Yes, it executes under the same SPID. To determine this add a ,@@SPID to the end of the query in the script, as shown below:


               SET @SQLCmd='SELECT ''SELECT name AS [File],

                      filename as [File Name],

                      CAST(size/128.0 as DECIMAL(10,2)) AS [Size in MB],

                      CAST(FILEPROPERTY(name, ''''SpaceUsed'''')/128.0 as DECIMAL(10,2)) as [Space Used],

                      CAST(size/128.0-(FILEPROPERTY(name, ''''SpaceUsed'''')/128.0) AS DECIMAL(10,2)) AS [Available Space] ,@@SPID

                      FROM SYSFILES'''

    -- J.T.

    "I may not always know what I'm talking about, and you may not either."

  • Two questions:

    1: the "sid > 1" 

       If the "sa" create a product database,the sid in the sysdatabases table will be 'Ox01'.Then the command doesn't work well.


    2:the query listed below

    Declare @DBName sysname

    Declare @SqlCmd Nvarchar(2000)

    Set @DBName = ''

    While @DBName Is not NULL


     Select @DBName = Min(Name) From master..sysdatabases Where sid > 1 And Name > @DBName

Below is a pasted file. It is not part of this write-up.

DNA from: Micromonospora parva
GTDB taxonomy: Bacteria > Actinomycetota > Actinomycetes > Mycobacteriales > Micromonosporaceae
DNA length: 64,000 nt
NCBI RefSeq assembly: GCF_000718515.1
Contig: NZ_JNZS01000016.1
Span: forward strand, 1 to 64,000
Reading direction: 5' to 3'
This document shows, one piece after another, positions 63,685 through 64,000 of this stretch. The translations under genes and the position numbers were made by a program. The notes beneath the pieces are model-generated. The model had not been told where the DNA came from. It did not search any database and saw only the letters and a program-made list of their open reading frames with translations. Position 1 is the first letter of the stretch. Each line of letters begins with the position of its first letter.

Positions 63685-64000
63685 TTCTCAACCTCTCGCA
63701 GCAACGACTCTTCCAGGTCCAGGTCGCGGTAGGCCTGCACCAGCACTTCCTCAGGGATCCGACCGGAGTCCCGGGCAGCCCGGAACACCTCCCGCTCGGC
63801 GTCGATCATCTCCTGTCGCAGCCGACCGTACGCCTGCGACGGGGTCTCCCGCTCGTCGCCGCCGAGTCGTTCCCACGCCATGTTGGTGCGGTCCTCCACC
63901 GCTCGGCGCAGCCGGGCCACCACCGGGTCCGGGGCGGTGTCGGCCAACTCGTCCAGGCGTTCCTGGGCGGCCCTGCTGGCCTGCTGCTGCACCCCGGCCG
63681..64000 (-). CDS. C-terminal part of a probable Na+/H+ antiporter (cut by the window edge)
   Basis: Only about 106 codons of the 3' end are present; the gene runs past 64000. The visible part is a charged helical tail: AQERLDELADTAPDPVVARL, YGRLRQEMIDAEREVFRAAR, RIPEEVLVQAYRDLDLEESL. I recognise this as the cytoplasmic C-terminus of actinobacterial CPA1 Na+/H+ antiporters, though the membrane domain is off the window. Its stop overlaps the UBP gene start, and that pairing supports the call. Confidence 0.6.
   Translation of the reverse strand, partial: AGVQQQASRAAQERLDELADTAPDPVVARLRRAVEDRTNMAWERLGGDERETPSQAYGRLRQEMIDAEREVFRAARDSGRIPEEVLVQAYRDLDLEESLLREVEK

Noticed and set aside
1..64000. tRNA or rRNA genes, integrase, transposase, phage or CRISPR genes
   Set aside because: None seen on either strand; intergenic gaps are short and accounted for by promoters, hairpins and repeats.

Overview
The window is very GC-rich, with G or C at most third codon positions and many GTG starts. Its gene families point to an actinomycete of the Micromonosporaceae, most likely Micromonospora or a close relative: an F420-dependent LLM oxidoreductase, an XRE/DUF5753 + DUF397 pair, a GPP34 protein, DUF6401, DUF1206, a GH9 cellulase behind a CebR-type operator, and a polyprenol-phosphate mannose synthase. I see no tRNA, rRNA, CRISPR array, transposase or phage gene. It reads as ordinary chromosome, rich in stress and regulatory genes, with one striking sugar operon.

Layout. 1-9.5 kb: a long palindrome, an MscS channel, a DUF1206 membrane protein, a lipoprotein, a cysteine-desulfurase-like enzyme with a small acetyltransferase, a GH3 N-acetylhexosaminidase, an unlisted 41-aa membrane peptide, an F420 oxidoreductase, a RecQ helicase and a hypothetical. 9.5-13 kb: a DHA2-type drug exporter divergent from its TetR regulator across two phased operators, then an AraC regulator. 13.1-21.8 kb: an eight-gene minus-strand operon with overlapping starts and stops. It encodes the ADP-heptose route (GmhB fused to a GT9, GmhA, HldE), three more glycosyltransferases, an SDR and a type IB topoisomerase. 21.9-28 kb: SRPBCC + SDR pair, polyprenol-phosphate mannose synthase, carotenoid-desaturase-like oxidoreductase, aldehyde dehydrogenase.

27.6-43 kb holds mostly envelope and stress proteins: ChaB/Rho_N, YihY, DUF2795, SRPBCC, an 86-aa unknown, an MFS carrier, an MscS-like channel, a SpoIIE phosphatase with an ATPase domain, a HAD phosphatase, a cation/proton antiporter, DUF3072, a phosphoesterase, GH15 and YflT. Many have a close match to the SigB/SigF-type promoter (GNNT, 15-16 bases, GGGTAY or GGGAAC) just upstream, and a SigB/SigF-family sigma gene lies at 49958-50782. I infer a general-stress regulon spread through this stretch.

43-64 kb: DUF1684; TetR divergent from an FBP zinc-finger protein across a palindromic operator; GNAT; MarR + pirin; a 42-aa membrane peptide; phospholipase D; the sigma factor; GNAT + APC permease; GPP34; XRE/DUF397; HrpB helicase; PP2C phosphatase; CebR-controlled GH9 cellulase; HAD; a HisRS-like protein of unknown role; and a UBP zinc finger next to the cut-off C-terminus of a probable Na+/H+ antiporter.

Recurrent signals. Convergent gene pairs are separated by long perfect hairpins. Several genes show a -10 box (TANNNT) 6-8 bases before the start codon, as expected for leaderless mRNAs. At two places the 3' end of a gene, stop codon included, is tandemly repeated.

Set @SqlCmd = 'SELECT ''SELECT name AS [File], filename as [File Name]

        , CAST(size/128.0 as DECIMAL(10,2)) AS [Size in MB]

        , CAST(FILEPROPERTY(name, ''''SpaceUsed'''')/128.0 as DECIMAL(10,2)) as [Space Used]

       , CAST(size/128.0-(FILEPROPERTY(name, ''''SpaceUsed'''')/128.0) AS DECIMAL(10,2)) AS [Available Space] FROM SYSFILES'''

     IF @DBName is NULL Break

     Exec Master..xp_execresultset @SqlCmd,@DBName


    It just return "Command(s) completed successfully."



  • Thanks for mentioning that the xp_execresultset is missing from SQL Server 2005.  Yikes!  Before retiring your SQL Server 2000 servers, do this--


    1) Copy proc sp_execresultset from the master database of any server, and create it in the master database of the SQL Server 2005 server.  (The xp_execresultset is unike other xp_ procs; it isn't compiled and reading it shows that it calls sp_execresultset.)


    2) Copy proc xp_execresultset from the master database of any server, and create it in the master database of the SQL Server 2005 server, named sp_execresultset2.  (Doesn't work if you name it xp_ -- and, proc can be named sp_ to be called from databases other than master without "exec master.." -- at least that is true in SQL Server 2000.)


    3) Edit the script to refer to sp_execresultset2 in place of master.dbo.xp_execresultset.

    "Look, those sheep have been shorn."
    data analyst replies, "On the sides that we can see.."